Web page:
I’m a guy in my thirties who was successful until now. I’m in sales, make a lot of money doing something I love, I’m still crazy about my wife, and my kids are doing great in school. I’ve also had loyal buddies since my twenties who’ve stuck together and while that’s a source of pride, everything is changing and that’s got me pissed off. The company I’ve been with for seven years went under last month, and I’m out of a job. It’s not easy to find something else that pays as well. What makes things harder is the pressure from my buddies to play and spend on fun at levels that we always have. They’re secure and make as much or more than me. I don’t know how long I can keep up. Even though they act like it’s no big deal and I’ll find a new job soon, they don’t get what’s going on or want to talk about it. It’s jokes and shoot the breeze and that makes angry. What am I missing? What can I do? I can’t keep spending like this and I’m embarrassed. TM.
Along with some honest and self-revealing comments, you should feel proud you could be honest and clear enough to admit you’re angry and pissed off. That saves us both a lot of time. You’ve lost your means to earn a living. Who wouldn’t be angry? But you also asked if you’re missing something. Losing a job can feel like losing a limb, eradicating a key part of identity and purpose. That can knock any person to their knees.
Why? Why does losing a job cut us to the quick and strike at the very heart of who and what we are, the labels we assign ourselves? Are we really what we do? Without title or position, do we cease to exist like everyone who’s still getting paid?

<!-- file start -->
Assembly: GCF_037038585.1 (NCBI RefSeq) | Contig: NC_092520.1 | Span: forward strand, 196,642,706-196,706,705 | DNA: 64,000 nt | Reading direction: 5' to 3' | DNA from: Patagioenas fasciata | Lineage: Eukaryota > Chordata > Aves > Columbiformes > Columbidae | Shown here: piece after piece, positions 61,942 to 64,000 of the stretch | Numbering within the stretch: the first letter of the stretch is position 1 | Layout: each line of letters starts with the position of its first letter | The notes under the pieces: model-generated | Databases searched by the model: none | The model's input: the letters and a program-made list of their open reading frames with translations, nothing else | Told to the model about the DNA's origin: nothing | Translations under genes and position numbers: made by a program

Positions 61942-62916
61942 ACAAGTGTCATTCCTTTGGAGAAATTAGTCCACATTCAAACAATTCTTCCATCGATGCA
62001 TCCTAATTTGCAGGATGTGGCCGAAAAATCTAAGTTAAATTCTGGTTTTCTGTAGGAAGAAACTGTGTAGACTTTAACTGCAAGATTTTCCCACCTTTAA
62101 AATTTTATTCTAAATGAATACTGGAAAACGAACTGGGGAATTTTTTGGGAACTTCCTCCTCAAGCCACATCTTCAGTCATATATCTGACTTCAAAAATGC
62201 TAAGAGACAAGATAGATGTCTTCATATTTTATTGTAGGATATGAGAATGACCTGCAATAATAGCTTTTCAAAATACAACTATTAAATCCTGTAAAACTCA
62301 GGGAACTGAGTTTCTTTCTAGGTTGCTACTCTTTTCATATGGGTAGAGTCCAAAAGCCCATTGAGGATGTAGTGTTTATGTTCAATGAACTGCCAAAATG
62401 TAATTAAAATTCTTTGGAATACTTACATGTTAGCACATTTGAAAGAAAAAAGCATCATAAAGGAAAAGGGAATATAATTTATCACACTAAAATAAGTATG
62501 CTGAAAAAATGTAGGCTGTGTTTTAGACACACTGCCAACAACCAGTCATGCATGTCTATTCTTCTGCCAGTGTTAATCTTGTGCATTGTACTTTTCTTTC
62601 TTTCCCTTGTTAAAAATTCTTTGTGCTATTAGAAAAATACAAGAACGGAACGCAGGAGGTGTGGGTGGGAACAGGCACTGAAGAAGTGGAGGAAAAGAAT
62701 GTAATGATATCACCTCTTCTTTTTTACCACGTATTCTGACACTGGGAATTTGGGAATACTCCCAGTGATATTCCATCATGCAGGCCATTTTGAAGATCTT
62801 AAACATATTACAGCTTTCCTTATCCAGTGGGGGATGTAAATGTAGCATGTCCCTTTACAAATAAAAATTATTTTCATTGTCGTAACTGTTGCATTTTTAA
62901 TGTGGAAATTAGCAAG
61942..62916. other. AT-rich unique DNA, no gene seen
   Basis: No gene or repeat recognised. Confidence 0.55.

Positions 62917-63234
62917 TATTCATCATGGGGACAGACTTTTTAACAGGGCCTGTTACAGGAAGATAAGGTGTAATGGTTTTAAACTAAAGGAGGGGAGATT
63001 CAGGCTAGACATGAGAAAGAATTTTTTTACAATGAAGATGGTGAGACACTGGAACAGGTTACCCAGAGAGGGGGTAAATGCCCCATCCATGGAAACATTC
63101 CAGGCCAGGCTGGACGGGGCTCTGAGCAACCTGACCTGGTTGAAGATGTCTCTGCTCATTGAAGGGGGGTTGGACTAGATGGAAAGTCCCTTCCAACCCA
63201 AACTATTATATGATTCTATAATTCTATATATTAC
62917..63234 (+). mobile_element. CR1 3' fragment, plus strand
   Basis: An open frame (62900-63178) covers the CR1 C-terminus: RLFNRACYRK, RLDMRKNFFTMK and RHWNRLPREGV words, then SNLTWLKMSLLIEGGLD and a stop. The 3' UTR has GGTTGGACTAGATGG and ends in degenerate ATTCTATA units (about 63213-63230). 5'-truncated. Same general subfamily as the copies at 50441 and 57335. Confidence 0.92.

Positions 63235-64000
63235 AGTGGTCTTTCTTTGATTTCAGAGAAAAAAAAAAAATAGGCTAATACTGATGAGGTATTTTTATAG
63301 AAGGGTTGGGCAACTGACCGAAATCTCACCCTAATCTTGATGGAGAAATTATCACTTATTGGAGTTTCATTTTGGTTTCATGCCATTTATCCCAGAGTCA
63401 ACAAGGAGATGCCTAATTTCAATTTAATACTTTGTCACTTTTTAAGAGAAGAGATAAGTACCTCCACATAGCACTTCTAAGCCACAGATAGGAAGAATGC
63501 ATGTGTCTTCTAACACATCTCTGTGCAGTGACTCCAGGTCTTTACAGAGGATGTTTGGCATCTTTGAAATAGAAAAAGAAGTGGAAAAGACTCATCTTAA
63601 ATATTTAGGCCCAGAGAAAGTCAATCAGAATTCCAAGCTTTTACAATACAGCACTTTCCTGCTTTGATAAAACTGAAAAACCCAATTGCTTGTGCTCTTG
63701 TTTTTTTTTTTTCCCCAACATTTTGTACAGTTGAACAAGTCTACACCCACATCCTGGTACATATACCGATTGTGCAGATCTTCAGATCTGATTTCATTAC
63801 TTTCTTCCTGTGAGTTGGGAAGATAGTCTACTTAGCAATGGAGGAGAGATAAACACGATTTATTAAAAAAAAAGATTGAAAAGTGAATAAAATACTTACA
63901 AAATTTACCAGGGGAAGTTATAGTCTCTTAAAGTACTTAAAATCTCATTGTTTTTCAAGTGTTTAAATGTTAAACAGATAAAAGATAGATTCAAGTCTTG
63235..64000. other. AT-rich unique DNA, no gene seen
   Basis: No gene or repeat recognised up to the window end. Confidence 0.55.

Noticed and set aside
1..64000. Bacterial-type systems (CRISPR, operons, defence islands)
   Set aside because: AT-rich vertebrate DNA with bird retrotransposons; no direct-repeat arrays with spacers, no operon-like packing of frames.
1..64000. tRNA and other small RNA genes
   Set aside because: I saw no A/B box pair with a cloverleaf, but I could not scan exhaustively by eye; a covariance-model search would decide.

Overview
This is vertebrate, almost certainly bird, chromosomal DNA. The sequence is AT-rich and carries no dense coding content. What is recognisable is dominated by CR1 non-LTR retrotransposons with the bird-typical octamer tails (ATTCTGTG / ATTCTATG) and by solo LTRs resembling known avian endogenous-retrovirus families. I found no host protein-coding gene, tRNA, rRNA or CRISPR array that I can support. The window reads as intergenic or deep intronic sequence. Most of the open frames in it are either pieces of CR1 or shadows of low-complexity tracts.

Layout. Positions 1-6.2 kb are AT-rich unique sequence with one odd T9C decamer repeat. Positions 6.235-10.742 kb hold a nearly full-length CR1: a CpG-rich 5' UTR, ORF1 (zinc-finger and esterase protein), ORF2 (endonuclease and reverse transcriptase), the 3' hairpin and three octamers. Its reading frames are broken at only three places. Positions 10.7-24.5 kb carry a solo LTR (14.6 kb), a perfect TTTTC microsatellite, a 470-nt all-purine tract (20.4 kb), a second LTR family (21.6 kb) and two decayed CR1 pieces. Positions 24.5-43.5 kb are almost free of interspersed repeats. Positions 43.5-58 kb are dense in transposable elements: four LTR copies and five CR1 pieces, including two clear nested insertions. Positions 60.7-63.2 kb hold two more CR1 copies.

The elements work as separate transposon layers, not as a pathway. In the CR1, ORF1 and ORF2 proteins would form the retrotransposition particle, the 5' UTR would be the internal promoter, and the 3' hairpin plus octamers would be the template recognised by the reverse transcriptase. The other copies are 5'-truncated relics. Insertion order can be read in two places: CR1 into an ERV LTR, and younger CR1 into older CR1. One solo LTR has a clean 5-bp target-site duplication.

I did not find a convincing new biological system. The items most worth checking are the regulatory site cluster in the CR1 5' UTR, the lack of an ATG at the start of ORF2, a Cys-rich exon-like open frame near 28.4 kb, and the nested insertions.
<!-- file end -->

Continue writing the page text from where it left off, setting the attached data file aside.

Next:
Losing a job smarts. Badly. The immediate impact and pressures it places upon not just our savings accounts and grocery bills but also on our psyches and egos are instant and immense. As if that weren’t enough, you’ve been trying to do the impossible: keep up with the guys.
Sometimes we just get so clever trying to solve a problem we walk right past the lump under the rug. Denial is a powerful tool. And along with our own ability to avoid not facing reality, friends can also enter a phase of denial when someone important experiences a trauma that cuts too close to home, like divorce or a medical crisis. It’s instinctive to avoid fire.
Accepting and acknowledging your new status is your responsibility. It’s up to you to set the record straight about your changed circumstances and diminished purchasing power by letting your friends know that things have to change, at least for now. Period. Harsh as that may sound, it’s the only adult, accountable way to give notice. You don’t have to make excuses or offer explanations. You’ve done nothing wrong; made no mistakes. You’re human, companies fail.
You do have choices. We always do. First, you can choose to do nothing, but that doesn’t seem to be working for you, is it? Writing to me indicates you’re at breakpoint and need something to change. Second, you can completely withdraw and leave your buddies wondering what’s up with you? But isolation can lead to depression and you know where that road can lead. Or third, you can be straight and say you have to cut back and if that means not being able to go on the next golfing trip or outing, then so be it. Putting the facts out there might bring a variety of responses; some of them heartening, some perhaps disappointing. You may find you have a few fair weather friends who don’t call as much, broadcasting the harsh fact that they probably never valued your company that much to adapt to support you.
In every heartache, loss or detour, life offers us opportunities to learn new lessons and gain fresh insights into our present values and choices. Are you ready? Are you willing to take inventory of your life and clarify and sort out what’s really important now that might not have mattered ten years ago? That kind of introspection could enable you to shift the status quo and head down a path that offers a new and enervating perspective on work, life and friendships.
It’s a journey worth taking. You just might meet yourself along the way.